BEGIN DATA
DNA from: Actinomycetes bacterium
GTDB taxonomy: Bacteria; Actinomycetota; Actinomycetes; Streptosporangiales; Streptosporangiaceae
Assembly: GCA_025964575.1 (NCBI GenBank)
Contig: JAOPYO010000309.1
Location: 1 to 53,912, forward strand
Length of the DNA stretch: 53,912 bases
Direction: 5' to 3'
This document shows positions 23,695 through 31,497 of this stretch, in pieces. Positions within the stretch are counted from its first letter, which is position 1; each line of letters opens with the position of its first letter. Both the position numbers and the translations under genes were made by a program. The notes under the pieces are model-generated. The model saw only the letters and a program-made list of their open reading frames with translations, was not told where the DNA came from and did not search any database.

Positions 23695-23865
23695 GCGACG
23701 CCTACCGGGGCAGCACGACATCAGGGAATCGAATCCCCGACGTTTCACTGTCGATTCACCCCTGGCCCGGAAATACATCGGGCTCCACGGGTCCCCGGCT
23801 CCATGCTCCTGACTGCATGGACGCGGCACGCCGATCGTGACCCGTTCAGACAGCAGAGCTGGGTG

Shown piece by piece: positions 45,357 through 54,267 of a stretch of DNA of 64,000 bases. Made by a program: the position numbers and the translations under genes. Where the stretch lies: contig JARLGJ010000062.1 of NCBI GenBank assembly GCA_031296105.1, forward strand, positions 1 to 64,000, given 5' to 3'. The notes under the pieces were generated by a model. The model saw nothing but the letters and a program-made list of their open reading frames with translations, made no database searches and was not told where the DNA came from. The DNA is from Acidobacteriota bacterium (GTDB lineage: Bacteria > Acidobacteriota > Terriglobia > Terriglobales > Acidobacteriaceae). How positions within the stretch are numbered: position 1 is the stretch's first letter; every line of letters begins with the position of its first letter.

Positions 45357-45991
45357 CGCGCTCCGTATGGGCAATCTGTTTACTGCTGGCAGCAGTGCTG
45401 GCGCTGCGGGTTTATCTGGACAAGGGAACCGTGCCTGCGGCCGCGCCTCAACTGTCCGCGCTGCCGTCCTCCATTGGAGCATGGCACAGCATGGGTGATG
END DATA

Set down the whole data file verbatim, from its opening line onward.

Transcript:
DNA from: Actinomycetes bacterium
GTDB taxonomy: Bacteria; Actinomycetota; Actinomycetes; Streptosporangiales; Streptosporangiaceae
Assembly: GCA_025964575.1 (NCBI GenBank)
Contig: JAOPYO010000309.1
Location: 1 to 53,912, forward strand
Length of the DNA stretch: 53,912 bases
Direction: 5' to 3'
This document shows positions 23,695 through 31,497 of this stretch, in pieces. Positions within the stretch are counted from its first letter, which is position 1; each line of letters opens with the position of its first letter. Both the position numbers and the translations under genes were made by a program. The notes under the pieces are model-generated. The model saw only the letters and a program-made list of their open reading frames with translations, was not told where the DNA came from and did not search any database.

Positions 23695-23865
23695 GCGACG
23701 CCTACCGGGGCAGCACGACATCAGGGAATCGAATCCCCGACGTTTCACTGTCGATTCACCCCTGGCCCGGAAATACATCGGGCTCCACGGGTCCCCGGCT
23801 CCATGCTCCTGACTGCATGGACGCGGCACGCCGATCGTGACCCGTTCAGACAGCAGAGCTGGGTG

Shown piece by piece: positions 45,357 through 54,267 of a stretch of DNA of 64,000 bases. Made by a program: the position numbers and the translations under genes. Where the stretch lies: contig JARLGJ010000062.1 of NCBI GenBank assembly GCA_031296105.1, forward strand, positions 1 to 64,000, given 5' to 3'. The notes under the pieces were generated by a model. The model saw nothing but the letters and a program-made list of their open reading frames with translations, made no database searches and was not told where the DNA came from. The DNA is from Acidobacteriota bacterium (GTDB lineage: Bacteria > Acidobacteriota > Terriglobia > Terriglobales > Acidobacteriaceae). How positions within the stretch are numbered: position 1 is the stretch's first letter; every line of letters begins with the position of its first letter.

Positions 45357-45991
45357 CGCGCTCCGTATGGGCAATCTGTTTACTGCTGGCAGCAGTGCTG
45401 GCGCTGCGGGTTTATCTGGACAAGGGAACCGTGCCTGCGGCCGCGCCTCAACTGTCCGCGCTGCCGTCCTCCATTGGAGCATGGCACAGCATGGGTGATG